Is there too little narcissism?

yes.And, unfortunately, there is a great deal of suffering associated with this “too little”. The majority of those described as “victims of narcissism” also seem to be affected.

People who have completely or very largely banished the healthy parts of narcissism from their lives.

had to do so, banished other essential abilities at the same time. For example, the ability to feel positively special and to represent it externally. Or to advertise for yourself. Or to achieve goals on their own and without the help of others. Or to take care of yourself first. Or the ability to protect their own ego in encounters with malignant narcissists. The latter should probably weigh the most in the overall assessment of the consequences of unhealthy narcissism.

Often referred to in Quora, names of personalities of this type with their typical lack of balancing self-loving abilities or behaviors are those of the “co-narcissist”,the “non-delimiting empathy”or “complementary narcissist“.People of this type are highly vulnerable to malignant relationships with narcissists who have complementary patterns of deficits and abilities because of their specific deficits, but also skills.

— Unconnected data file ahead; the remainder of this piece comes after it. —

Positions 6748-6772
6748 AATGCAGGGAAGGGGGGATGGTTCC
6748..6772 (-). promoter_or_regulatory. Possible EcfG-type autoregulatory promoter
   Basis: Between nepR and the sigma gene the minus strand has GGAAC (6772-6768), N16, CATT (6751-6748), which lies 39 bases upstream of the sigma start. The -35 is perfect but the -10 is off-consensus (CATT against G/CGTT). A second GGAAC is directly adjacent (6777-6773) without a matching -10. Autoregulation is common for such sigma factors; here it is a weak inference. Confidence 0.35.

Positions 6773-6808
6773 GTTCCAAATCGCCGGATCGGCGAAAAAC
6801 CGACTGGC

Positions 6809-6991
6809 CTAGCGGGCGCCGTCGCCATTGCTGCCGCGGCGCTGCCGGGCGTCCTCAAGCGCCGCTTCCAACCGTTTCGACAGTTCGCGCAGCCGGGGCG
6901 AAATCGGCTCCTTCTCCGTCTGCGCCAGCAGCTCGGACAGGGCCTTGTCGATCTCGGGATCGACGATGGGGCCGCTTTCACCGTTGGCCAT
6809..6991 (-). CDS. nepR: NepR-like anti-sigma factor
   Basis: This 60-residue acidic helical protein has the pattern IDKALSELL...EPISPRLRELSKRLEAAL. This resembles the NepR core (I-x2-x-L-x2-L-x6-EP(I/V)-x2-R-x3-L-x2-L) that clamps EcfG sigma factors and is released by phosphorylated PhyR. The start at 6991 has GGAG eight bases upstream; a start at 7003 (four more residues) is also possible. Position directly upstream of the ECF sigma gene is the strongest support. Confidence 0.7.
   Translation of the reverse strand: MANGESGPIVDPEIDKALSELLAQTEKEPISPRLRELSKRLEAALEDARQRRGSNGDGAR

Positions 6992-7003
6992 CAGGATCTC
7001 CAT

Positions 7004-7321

Since people with too little narcissism usually only harm themselves and their immediate surroundings, and do not draw attention to themselves loudly, they are still largely overlooked in psychodiagnostics as a potentially independent group cluster.But with their usually very typical stories of suffering here on Quora, you determine a large part of the discussions about and about narcissism.

The author and Harvard lecturer Dr.Craig Malkin (Rethinking Narcissism: The Secret to Recognizing and Coping with Narcissists) refers to these people, alluding to the nymph Echo, who self-indulges in the young narcissist of the Greek Mythology fell in love, also as “echoists“.From my point of view, this appears to be the most beautiful as well as the most appropriate name.

Just as an echoist can still learn to become more self-loving and selfish, even a narcissist can learn to be more loving and WE-related, according to my observations.This is not to be done in one step, but rather to build up together with these integrating experiences, as with a first-grader in many iterating sub-steps.

At the moment, two questions about this concept are being asked critically for me:

  • Are echoism and narcissism really implied expressions of a real dichotomy … or are they two independent concepts which must therefore be grasped and measured independently of each other?
  • What are the similarities between echoism and narcissism?

Is it not to be assumed, for example, that the two manifestations together are the basis of the so-called “false” because inauthentic self? Does the balanced middle between the two poles, not the “healthy” normal-typical state, therefore, also represent?

  • Reasons for the consideration that systematic overestimation could actually be regarded as “healthy” give such considerations as the following: Useful overestimation Who knows what he does not know
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